Page 30, line 17. , 

Compare the lines quoted by the Commentator on S'andilya'sBhakti- 
sutra, .83, p. 60, from. the <Mahabharat,a, Santiparvan, Moksha-dharma, 
verses 13,551 if. : Sahopanishado veddn ye viprdh samyag dsthitdh \ pa- 
{hanti vidhim dsthdya ye chdpi yatb-dharminah \ tato visishtdm jdndmi 
gatim efcdntindm nrindm | "I regard the destination of Ekantins (persons 
devoted to the One as,-.4iveir end) as superior to that of Brahmans who 
perfectly study the Ve'das, ifoluding the Upanishads, according to rule, 
as well as to that of those who follow the practices of ascetics (yatis)? 

Rage 34, line 1. 

Perhaps this was scarcely a suitable passage to be quoted as depre- 
ciatory of the Veda, as in such a stage of transcendental absorption as 
is here described all the ordinary standards of estimation have ceased 
to be recognized. 

Page 43, line 10. 

With the expression hrid-akdsa, " the aether o the heart," compare 
the passage quoted from the Veda in S'ankara's commentary on Brahma 
Sutra iii. 2, 35 (p. 873) : "Yo 'yam vahirdha purmhdd d/cdso yo ''yam 
antah-purushe dkdso yo 'yam antar-hridaye dktisah \ " This aether which 
is external to a man, this aether which is within a man, and this aether 
which is within the heart." See also the Brihad Aranyaka Upanishad 
ii. 5, 10 and iii. 7, 12. t 

Page 44, line 1. 

See the Yoga aphorisms i. 2 ff. as cited and explained by Dr. Ballan- 
tyne. 1 The second aphorism defines yoga to be "a stoppage of ;the 
functions of Ihe mind " ffiogas 9hitla-iyitti-nirodha$}. " The mind then 
abides in the state of the spectator, i.e. ihe So.l " (tadd drashtuh sva- 
rupe'vasthdnam 3). " At other times i takes the form of the 


1 Two fasciculi only, containing two Piidas and 106 Sutras, were published at Alla- 
habacf in 1852 and 1853 ; but a continuation of Dr. B.'s work has btn commenced 
in the "Pandit" for Sept. 1868. ' * 



functions" (vritti-sarupyam itaratra Aph. 4). These functions, or 
modifications (as Dr. Ballantyne translates) are fivefold, and either 
painful, or devoid of pain, viz. proof, or right notion (pramdna), mis-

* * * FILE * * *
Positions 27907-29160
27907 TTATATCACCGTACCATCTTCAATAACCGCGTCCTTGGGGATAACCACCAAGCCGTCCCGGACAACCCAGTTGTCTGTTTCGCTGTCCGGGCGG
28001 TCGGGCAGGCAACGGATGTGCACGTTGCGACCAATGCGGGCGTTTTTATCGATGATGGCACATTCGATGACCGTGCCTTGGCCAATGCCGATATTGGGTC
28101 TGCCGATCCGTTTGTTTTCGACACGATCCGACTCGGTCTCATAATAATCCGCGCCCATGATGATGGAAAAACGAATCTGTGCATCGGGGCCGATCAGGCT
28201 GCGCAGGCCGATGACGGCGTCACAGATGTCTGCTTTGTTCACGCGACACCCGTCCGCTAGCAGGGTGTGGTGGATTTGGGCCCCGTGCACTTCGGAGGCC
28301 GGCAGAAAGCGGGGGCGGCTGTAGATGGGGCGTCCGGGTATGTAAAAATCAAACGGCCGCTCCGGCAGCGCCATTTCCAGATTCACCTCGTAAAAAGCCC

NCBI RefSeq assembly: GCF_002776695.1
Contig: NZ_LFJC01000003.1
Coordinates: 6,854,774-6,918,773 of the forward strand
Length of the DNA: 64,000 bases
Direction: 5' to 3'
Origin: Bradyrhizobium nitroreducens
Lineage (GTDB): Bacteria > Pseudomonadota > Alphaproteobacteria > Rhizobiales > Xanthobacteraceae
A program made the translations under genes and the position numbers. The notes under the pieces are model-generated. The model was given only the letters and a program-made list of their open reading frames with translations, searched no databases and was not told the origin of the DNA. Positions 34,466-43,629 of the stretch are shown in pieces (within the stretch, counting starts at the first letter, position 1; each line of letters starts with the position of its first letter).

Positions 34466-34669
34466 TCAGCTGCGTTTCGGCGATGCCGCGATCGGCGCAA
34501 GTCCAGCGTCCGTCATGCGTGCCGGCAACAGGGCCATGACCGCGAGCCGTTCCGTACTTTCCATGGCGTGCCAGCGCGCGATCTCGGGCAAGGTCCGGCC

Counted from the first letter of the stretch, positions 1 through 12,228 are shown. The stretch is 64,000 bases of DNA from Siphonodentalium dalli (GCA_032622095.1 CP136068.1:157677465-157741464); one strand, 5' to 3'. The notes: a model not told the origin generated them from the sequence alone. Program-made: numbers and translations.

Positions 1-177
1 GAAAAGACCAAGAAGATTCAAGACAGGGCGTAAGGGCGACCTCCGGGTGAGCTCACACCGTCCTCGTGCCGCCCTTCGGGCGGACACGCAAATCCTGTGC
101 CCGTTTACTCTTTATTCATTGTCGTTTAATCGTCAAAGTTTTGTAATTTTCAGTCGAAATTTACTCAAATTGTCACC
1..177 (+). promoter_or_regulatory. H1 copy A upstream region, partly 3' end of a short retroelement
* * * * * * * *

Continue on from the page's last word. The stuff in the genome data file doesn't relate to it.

take (yiparyyaya), groundless imagination (vikal/pa), sleep (nidra), 
recollection (smriti] Aphorisms 5-11. See also Dr. Ballantyne' s 
Sankhya Aphorisms, iii. 31 ff. 

Page 57, note 61. 

With the subject of this note compare the remarks in p. 108, and 
the quotations from Dr. Roer anc" Professor Miiller in pp. 173, 175, 
and 193. 

Page 62, note^KC,. * 

Professor Co well does not think that th*7 text 'is corrupt. He would 
translate it, " the other pramdnas, beside sabda, (scil. perception and 
inference), cannot be even supposed in a case like this " (which refers 
to sujch a transcendental object as the existence of an eternal Veda). 
Sayana, in his reply to the objector, recapitulates the applicable proofs 
as sruti, smriti, and loka-prasiddhi, all three only different kinds of 
testimony, sabda. 

Page 63, lines llf., and note 68. ^ 

Compare pp. 322 f., 329 f., 334 f., and 337 of my article "On the 
Interpretation of the Yeda," in the Journal of the Royal Asiatic So- 
ciety for 1866. 

Page 84, note 89, and page 180, line 7. 

I have been favoured by Professor Cowell with the following note 
on kdldtyaydpadisJita : 

"My Calcutta Pandit considered this fallacy to be the same as that 
more usually called ladha (cf. too Bfrashaparichchheda, si. 70, 77," 
and the Bengali translation, p. 65). Its definition is pahhe sddhyd- 
bhdvah. The Tarka-^angraha defines a hetu as Iddhita, ' when the 
absence of what it seeks to prove is established for certain by 
another proof,' as in .the argument 1 vahnir anushno dravyatvdt. The 
essence of this fallacy is that you deny the major, and therefore it 
does not matter whether you accept the middle term in itself or 
not. It is involved in the overthrow of the major term. I should 
translate it the 'precluded argument,' it might have been .plau- 
sible if it had not been put out of court by something which settles 


t APPENDIX. 291 

thfj point, it is advanced too late (the pre in precluded' expresses the 
kdldtlta of the old name). This corresponds to the account in the 
Nyaya-sutra- vritti : Kdlasya sddhana-kdlasydtyaye 'bhdve J padishtah 
prayukto 'fietur \ etena sddh/dbhdvapramdlakshandrtha iti suchitam \ 
sudhydbhdvanirnaye sddhanusambhavdt \ Ay am eva bddhitasddhyaka iti 
giyate. The Y?itti goes on to say that you need ndt prove vyabhichdra 
(i.e. that your opponent's hetu 6r middle terra goes too far, as imparvato 
dhuma^dn^ vahneh wfoe/e vahni is a sitvyabhichdro hetuh} in order to 
establish, the bddha. I should therefore prefer* t<j translate the passage 
from the Yedartha-prakasa, p. 84, ' your alleged middle-term vdkyatva> 
the possessing the properties .of a common sentence, is liable to two